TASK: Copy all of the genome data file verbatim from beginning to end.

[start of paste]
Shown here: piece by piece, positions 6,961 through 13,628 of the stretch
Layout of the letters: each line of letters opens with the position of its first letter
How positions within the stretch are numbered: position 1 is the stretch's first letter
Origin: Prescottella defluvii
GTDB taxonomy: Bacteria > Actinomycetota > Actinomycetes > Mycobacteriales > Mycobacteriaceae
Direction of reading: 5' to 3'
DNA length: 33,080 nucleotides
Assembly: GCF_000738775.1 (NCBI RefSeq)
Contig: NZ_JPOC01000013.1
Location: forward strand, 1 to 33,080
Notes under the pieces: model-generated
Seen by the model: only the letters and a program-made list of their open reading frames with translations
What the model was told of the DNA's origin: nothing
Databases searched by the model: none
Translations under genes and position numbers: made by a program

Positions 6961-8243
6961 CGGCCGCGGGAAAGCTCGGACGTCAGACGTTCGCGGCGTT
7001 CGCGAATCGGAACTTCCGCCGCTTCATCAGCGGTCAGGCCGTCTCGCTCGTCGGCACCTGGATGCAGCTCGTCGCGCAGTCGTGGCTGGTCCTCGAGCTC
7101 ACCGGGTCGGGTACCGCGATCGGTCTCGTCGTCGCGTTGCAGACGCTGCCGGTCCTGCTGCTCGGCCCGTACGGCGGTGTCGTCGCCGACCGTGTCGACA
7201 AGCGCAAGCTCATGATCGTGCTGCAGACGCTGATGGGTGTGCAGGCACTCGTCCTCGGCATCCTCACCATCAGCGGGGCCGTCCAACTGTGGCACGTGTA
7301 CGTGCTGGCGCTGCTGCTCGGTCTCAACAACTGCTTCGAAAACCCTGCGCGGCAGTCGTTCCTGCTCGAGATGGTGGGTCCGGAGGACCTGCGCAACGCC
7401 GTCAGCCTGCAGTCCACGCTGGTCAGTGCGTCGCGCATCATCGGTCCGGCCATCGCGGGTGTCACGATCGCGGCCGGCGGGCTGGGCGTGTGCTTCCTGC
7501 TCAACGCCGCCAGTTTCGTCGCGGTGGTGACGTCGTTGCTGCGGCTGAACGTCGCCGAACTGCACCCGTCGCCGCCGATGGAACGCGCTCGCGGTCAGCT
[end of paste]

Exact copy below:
Shown here: piece by piece, positions 6,961 through 13,628 of the stretch
Layout of the letters: each line of letters opens with the position of its first letter
How positions within the stretch are numbered: position 1 is the stretch's first letter
Origin: Prescottella defluvii
GTDB taxonomy: Bacteria > Actinomycetota > Actinomycetes > Mycobacteriales > Mycobacteriaceae
Direction of reading: 5' to 3'
DNA length: 33,080 nucleotides
Assembly: GCF_000738775.1 (NCBI RefSeq)
Contig: NZ_JPOC01000013.1
Location: forward strand, 1 to 33,080
Notes under the pieces: model-generated
Seen by the model: only the letters and a program-made list of their open reading frames with translations
What the model was told of the DNA's origin: nothing
Databases searched by the model: none
Translations under genes and position numbers: made by a program

Positions 6961-8243
6961 CGGCCGCGGGAAAGCTCGGACGTCAGACGTTCGCGGCGTT
7001 CGCGAATCGGAACTTCCGCCGCTTCATCAGCGGTCAGGCCGTCTCGCTCGTCGGCACCTGGATGCAGCTCGTCGCGCAGTCGTGGCTGGTCCTCGAGCTC
7101 ACCGGGTCGGGTACCGCGATCGGTCTCGTCGTCGCGTTGCAGACGCTGCCGGTCCTGCTGCTCGGCCCGTACGGCGGTGTCGTCGCCGACCGTGTCGACA
7201 AGCGCAAGCTCATGATCGTGCTGCAGACGCTGATGGGTGTGCAGGCACTCGTCCTCGGCATCCTCACCATCAGCGGGGCCGTCCAACTGTGGCACGTGTA
7301 CGTGCTGGCGCTGCTGCTCGGTCTCAACAACTGCTTCGAAAACCCTGCGCGGCAGTCGTTCCTGCTCGAGATGGTGGGTCCGGAGGACCTGCGCAACGCC
7401 GTCAGCCTGCAGTCCACGCTGGTCAGTGCGTCGCGCATCATCGGTCCGGCCATCGCGGGTGTCACGATCGCGGCCGGCGGGCTGGGCGTGTGCTTCCTGC
7501 TCAACGCCGCCAGTTTCGTCGCGGTGGTGACGTCGTTGCTGCGGCTGAACGTCGCCGAACTGCACCCGTCGCCGCCGATGGAACGCGCTCGCGGTCAGCT